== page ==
The proportion of children in Japan who dislike studying surges after they enter junior high school, reaching 60 percent in their second year, a new survey has found.
The survey, released last week, was conducted by the University of Tokyo and Japanese correspondence education service provider Benesse Holdings Inc. between July and August in 2015 and again in 2016.
The survey showed the 2016 ratio of elementary schoolchildren who didn’t like studying was lowest for first-graders, at 21.2 percent, and highest for third-graders, at 35.9 percent.
But the figure reached 45.5 percent for junior high school first-graders and 57.3 percent for second-graders. The percentage remained at around 60 percent for students in the higher grades up to the senior high school third year.
Meanwhile, between 6.3 percent and 17.6 percent of elementary, junior high and high school children said in 2016 that they had come to like studying, although they hated the previous year.
These children tend to be “highly motivated to learn and inventive about ways to study,” according to the survey report.
The average daily time spent studying by junior high school students who became fond of learning was two hours and 12 minutes in 2016, up 35 minutes from the previous year. Of those, 26.8 percent logged improved academic results.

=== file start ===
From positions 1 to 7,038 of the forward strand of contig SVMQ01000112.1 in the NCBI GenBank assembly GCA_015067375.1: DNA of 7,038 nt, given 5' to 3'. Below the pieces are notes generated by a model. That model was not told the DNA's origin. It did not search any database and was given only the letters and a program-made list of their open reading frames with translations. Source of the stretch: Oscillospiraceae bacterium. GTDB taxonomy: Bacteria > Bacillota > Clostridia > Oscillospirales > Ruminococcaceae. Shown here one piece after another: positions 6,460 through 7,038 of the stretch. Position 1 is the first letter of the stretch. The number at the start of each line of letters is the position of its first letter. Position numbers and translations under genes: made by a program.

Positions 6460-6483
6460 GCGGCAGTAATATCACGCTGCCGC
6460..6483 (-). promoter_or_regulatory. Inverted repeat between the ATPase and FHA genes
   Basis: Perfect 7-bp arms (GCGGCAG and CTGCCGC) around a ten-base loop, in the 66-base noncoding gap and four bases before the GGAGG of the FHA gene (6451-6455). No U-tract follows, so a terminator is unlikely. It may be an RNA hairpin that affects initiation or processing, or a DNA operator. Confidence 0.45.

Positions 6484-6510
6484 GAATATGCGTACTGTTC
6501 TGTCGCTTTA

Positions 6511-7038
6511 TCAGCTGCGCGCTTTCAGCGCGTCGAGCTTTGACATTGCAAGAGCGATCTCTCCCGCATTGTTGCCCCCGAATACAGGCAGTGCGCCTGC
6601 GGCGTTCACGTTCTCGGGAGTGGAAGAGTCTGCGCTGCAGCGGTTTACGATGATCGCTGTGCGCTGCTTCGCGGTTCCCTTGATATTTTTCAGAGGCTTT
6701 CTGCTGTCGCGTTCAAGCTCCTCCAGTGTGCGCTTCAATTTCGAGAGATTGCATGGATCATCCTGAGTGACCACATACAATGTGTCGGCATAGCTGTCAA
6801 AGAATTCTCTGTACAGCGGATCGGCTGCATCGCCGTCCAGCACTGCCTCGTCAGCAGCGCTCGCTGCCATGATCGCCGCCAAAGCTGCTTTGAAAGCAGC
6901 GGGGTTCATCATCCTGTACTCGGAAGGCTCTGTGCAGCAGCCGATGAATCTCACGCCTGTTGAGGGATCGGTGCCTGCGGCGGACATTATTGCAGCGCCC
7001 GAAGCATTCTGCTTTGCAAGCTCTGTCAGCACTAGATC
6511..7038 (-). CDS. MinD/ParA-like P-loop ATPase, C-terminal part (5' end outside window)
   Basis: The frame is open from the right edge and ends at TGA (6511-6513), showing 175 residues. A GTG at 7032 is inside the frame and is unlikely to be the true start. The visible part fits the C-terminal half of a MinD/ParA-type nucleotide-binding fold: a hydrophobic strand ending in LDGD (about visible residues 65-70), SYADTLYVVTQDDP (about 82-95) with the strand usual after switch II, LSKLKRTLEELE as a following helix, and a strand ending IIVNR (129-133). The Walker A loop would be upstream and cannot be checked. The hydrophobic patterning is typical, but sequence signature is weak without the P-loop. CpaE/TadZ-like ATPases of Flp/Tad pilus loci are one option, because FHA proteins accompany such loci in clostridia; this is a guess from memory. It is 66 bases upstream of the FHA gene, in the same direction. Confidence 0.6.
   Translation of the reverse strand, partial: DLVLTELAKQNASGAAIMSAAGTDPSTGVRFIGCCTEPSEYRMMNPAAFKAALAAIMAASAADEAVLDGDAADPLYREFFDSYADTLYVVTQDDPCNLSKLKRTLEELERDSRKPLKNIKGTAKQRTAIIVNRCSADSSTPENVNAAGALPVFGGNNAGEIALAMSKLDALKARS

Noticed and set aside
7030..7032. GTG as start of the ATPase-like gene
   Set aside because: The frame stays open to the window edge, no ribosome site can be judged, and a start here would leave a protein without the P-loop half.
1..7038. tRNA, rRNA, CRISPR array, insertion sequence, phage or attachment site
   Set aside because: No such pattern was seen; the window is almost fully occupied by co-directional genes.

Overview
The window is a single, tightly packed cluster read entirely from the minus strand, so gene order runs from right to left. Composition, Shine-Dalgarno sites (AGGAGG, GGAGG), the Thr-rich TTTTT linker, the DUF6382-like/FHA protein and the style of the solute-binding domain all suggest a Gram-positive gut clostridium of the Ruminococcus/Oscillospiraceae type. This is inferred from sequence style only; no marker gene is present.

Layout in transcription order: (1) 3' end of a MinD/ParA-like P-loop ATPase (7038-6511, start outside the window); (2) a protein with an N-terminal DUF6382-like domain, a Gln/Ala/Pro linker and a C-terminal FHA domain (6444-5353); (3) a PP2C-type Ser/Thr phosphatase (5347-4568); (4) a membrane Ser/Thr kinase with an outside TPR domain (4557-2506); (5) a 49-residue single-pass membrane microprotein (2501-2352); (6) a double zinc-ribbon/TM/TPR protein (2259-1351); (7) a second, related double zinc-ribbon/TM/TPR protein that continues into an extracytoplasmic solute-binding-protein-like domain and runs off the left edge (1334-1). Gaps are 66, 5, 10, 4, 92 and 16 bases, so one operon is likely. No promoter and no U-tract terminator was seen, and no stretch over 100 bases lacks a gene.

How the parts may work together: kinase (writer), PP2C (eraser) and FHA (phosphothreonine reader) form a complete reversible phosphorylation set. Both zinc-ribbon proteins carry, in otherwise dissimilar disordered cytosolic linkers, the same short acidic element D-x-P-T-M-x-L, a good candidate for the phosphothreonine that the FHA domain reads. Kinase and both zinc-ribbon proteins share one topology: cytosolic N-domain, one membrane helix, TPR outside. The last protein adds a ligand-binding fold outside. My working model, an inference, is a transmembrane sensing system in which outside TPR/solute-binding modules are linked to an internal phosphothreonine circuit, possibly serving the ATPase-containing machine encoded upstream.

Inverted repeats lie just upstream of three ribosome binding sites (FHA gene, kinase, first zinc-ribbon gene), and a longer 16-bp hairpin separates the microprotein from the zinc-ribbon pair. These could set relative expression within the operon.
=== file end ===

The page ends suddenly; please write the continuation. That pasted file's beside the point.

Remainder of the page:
The survey found 72 percent of junior high school students who started to like studying said they studied because they were happy to gain knowledge.
Of junior high school students who continued to dislike studying, meanwhile, only 36.8 percent had the same view.
On ways to study, the survey found 73.7 percent of junior high school students who became positive about studying said they checked what they did not understand. The method was employed by only 46.8 percent of junior high school students who continued to hate studying.
Of junior high school students who became positive about their studies, 70.1 percent said they reattempted questions they could not answer correctly at exams and 65.5 percent said they studied with their friends. For junior high school students who remained negative, the proportions were 53.1 percent and 51.3 percent, respectively.
The survey covered elementary, junior high and high school students across the country and their guardians, excluding first-to third-graders.
Valid answers were given by about 16,000 respondents, including at least 11,000 children, each year. The two-year survey tracked the same respondents.